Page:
19 agosto 2004

IAPA warns of U.S. court decision

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IAPA warns of U.S. court decision impacting protection of sources

 

Miami (August 19, 2004).- The Inter-American Press Association (IAPA) warned about risks to freedom of the press stemming from U.S. courts regarding the journalists’ right to protect sources and supports the decision of five journalists for keeping secret their sources in order to avoid violating the public’s right to information.

 

Judge Thomas Penfield Jackson, from Washington, placed the journalists H. Josef Hebert, from the Associated Press, James Risen and Jeff Perth, from The New York Times, Robert Drogin, from Los Angeles Times, and Pierre Thomas, from ABC, in “contempt of the court” and set fines of $500 for each day they refuse to reveal their sources from reports made on Wen Ho Lee, a nuclear arms scientist who was under suspicion for espionage.

 

The scientist sued the departments of Justice and Energy for leaking information to the press about his activities. The journalists that were covering the story were questioned by the judge between December 18, 2003 and January 8, 2004, but they chose to protect their sources.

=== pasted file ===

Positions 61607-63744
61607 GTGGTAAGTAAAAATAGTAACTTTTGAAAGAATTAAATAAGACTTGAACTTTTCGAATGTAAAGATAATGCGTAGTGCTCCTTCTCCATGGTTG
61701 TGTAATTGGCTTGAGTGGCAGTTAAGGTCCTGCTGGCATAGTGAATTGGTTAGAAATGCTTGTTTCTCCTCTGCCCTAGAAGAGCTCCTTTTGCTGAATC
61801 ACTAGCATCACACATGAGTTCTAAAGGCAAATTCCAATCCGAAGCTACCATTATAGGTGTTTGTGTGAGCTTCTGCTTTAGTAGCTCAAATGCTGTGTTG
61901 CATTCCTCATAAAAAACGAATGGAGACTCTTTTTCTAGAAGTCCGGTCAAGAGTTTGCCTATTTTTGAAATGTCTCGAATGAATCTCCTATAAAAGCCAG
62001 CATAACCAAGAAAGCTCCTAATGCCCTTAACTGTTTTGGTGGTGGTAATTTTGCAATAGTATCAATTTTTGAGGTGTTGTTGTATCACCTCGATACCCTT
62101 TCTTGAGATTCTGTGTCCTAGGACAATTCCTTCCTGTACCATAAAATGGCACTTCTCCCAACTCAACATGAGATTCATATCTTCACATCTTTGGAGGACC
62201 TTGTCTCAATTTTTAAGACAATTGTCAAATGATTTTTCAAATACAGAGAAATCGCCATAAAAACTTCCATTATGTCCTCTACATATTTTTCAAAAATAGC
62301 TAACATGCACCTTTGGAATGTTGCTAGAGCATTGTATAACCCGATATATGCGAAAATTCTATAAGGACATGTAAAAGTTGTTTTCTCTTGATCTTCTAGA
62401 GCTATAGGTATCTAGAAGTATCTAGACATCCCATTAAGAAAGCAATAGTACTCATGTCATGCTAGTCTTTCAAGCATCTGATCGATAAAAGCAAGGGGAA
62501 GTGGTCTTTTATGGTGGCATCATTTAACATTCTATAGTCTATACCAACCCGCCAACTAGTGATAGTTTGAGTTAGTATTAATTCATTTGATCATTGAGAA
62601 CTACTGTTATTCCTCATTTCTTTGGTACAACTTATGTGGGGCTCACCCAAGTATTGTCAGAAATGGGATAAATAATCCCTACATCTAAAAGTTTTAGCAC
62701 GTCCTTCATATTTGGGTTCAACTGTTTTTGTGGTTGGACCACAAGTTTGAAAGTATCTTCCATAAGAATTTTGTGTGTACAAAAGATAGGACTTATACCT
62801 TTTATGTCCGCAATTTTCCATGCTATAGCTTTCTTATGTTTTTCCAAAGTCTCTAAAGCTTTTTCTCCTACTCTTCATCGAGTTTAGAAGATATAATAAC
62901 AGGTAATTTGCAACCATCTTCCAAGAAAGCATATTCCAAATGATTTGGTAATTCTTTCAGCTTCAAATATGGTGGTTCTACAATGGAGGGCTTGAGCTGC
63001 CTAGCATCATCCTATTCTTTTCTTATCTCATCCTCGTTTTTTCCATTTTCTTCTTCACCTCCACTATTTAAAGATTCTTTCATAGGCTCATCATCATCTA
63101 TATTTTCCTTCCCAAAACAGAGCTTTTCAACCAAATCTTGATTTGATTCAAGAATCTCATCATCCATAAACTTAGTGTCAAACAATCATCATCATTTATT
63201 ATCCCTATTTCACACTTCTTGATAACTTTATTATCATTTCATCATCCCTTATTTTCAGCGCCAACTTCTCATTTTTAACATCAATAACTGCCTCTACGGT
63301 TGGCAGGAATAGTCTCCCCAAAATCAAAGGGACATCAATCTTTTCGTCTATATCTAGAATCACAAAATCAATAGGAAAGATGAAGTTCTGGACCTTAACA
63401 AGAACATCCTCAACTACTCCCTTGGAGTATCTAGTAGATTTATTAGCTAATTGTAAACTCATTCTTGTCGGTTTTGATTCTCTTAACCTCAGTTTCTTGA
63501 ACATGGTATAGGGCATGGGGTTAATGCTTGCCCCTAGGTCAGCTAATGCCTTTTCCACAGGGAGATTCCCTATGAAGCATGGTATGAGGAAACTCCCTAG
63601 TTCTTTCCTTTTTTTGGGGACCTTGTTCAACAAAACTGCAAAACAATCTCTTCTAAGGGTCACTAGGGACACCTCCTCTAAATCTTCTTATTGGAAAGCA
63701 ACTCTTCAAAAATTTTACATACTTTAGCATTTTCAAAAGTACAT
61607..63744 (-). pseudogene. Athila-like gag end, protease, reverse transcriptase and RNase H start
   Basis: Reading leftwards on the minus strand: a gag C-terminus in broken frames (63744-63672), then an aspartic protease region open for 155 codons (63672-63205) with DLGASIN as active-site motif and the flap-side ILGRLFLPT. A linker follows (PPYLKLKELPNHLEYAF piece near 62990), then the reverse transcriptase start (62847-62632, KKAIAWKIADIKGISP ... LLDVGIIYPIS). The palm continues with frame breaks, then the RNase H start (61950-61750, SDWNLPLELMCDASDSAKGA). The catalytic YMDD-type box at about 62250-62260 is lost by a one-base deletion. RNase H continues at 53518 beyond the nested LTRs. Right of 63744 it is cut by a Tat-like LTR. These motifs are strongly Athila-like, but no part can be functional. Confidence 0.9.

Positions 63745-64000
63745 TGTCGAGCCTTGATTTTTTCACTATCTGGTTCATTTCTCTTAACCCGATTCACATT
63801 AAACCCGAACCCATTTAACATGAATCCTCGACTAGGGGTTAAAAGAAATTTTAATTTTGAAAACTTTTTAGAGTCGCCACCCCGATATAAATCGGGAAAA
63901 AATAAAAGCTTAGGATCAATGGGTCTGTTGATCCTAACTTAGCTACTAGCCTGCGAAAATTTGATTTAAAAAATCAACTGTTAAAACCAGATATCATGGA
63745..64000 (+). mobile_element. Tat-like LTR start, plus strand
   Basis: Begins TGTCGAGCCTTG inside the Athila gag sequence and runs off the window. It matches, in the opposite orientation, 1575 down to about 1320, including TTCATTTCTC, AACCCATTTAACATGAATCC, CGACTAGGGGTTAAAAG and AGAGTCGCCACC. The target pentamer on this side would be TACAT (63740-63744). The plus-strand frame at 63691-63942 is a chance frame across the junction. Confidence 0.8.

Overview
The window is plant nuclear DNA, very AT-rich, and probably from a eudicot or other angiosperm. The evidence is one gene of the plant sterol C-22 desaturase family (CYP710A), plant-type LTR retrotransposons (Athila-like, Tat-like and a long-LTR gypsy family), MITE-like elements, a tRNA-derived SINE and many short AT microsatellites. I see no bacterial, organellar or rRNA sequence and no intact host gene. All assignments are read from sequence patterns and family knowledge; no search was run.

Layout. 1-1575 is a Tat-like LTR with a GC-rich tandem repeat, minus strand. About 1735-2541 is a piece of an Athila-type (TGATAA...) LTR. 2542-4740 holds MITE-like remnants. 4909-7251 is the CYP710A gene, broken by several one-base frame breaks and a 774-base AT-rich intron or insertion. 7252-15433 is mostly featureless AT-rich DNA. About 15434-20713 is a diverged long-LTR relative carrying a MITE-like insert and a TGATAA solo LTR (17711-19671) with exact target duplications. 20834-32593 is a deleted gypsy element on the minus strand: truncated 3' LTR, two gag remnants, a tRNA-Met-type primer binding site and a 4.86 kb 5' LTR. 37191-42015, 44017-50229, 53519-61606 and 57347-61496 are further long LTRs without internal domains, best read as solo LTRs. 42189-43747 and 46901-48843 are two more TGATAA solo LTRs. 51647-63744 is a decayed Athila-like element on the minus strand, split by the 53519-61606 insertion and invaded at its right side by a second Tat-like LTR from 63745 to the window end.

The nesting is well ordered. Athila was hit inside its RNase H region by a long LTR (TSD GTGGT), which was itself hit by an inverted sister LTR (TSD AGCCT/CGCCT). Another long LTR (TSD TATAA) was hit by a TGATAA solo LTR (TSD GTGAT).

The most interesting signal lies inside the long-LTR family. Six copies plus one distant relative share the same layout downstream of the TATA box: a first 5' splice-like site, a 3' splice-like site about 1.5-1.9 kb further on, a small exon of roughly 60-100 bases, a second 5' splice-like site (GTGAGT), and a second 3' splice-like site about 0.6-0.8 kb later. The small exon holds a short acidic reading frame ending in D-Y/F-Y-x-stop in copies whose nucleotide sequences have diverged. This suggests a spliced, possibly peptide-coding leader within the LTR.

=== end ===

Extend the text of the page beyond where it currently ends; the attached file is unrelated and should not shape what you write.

The chairman of the IAPA’s Committee on Freedom of the Press and Information, Rafael Molina, said that “forcing journalists to reveal their sources gives rise to negative consequences for freedom of the press, since sources that are kept anonymous to avoid retaliation, may be less willing to divulge information.”

 

In a similar case, last week a U.S. federal judge ordered reporter Matthew Cooper, from Times Magazine, into confinement and fined the magazine $1,000 for each day he refused to reveal his sources. In both cases the court decision is being appealed.

 

Molina, from El Nacional newspaper in the Dominican Republic, said that although journalists abstain from using anonymous sources in general, he believes that “sometimes it is the only way they can report acts of corruption and offer relevant information that affects society as a whole.”

 

The IAPA believes that forcing journalists to reveal their sources contradicts principles established in international doctrine, such as the Declaration of Principles on Freedom of Expression of the Inter-American Commission on Human Rights that states, “Every social communicator has the right to keep his/her source of information, notes, personal and professional archives confidential,” and the Declaration of Chapultepec, which states, “No journalist may be forced to reveal his or her sources of information.”

 

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